B.C. economy to grow 2% in 2012 and 2013: Scotiabank's Warren Jestin
VANCOUVER, Nov. 27, 2012 /CNW/ - British Columbia's output is anticipated to grow 2% in 2012 and 2013, keeping pace with the national average, Warren Jestin, Scotiabank's Senior Vice President and Chief Economist, said today.
"The province should remain a healthy performer," added Mr. Jestin, in an address to Vancouver business leaders at Scotiabank Theatre. "Domestic demand from consumer spending and business investment - particularly in the mining sector - is leading the way."
While home sales have dropped sharply, with a year-to-date decline of 11% province-wide and 22% in Vancouver as of October, consumer demand - driven by continuing employment and earnings gains - has supported 3.3% year-to-date retail sales growth as of September, he said.
"The most pronounced home sale price declines were in Vancouver, where the reduction in high-priced housing sales has contributed to a year-to-date average price decline of 7% as of October," said Mr. Jestin. "Ongoing housing weakness is likely to cut into consumer spending, retail sales and employment in 2013."
Historically high mineral prices have supported continued mining sector development, added Mr. Jestin. Although Natural Resources Canada forecasts have been trimmed, they expect that annual mineral exploration expenditures will increase by 17% in 2012, reflecting expectations of medium-term strength in global demand.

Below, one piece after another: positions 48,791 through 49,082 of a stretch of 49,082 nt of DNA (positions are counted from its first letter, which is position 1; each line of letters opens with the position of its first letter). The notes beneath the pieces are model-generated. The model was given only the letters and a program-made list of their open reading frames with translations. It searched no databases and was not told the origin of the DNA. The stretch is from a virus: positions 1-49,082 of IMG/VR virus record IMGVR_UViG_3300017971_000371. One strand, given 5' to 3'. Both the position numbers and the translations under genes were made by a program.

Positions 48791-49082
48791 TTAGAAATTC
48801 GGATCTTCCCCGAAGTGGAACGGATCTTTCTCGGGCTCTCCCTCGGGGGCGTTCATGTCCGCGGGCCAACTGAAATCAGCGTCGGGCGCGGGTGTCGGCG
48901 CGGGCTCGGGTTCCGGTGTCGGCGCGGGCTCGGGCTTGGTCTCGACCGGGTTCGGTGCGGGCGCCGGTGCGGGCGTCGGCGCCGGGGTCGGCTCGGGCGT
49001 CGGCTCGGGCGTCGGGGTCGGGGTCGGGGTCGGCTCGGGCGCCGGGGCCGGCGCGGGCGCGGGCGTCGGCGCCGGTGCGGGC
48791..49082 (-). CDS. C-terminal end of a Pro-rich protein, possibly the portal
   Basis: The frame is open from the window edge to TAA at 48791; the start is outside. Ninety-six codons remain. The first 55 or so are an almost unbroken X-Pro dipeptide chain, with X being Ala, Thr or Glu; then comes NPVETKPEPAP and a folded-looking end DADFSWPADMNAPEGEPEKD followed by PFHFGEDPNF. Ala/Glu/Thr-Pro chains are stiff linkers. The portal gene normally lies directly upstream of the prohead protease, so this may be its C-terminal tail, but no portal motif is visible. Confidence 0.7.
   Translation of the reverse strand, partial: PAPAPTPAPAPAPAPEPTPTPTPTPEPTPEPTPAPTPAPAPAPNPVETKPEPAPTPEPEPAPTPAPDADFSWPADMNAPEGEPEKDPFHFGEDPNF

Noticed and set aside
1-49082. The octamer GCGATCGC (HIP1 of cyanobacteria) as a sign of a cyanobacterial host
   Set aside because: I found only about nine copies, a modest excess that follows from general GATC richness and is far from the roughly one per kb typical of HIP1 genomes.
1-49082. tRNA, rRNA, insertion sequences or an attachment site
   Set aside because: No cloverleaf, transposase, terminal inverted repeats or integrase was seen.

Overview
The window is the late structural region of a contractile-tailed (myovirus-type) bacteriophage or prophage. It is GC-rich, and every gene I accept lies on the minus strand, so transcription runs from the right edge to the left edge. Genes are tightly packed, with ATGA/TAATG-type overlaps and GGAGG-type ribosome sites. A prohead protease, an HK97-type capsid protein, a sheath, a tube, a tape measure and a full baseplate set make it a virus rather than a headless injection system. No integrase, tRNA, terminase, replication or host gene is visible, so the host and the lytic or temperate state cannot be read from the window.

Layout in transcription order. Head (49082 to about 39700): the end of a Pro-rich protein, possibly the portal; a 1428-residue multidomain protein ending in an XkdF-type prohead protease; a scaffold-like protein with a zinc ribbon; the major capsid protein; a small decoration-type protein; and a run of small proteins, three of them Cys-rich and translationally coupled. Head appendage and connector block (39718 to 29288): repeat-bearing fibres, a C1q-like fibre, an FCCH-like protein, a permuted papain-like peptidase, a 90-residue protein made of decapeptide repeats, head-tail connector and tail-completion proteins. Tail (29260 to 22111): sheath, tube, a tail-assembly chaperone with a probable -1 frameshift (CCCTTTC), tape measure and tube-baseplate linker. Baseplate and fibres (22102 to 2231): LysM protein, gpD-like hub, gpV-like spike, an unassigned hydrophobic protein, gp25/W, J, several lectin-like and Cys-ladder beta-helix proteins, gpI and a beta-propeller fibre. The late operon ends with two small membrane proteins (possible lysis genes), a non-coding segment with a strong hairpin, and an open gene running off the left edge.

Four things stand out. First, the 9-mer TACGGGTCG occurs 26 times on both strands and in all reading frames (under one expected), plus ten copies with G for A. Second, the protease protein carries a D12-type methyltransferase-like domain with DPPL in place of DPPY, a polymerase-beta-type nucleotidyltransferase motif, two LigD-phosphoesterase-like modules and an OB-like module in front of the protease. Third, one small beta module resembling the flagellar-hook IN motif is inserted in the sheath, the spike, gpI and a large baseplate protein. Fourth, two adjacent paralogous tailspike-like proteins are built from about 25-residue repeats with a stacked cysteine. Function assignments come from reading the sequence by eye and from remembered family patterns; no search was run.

Also, in spite of the economic slowdown in China and Europe that has resulted in a decline in the value of wood product exports of 11% and 16% respectively since the beginning of the year, Mr. Jestin said total B.C. wood product exports have increased by 6% year-to-date as of September. The overall increase is based on impressive year-to-date growth in wood product exports to the U.S. of 26%, reflecting its nascent housing construction recovery.
"Looking ahead, British Columbia's economy may struggle to maintain this momentum as government retrenchment, a strong dollar and weak global demand limit output growth," said Mr. Jestin. "The greatest risk to the forecast is a more pronounced and extended downturn in the housing market, which would negatively impact growth and employment."
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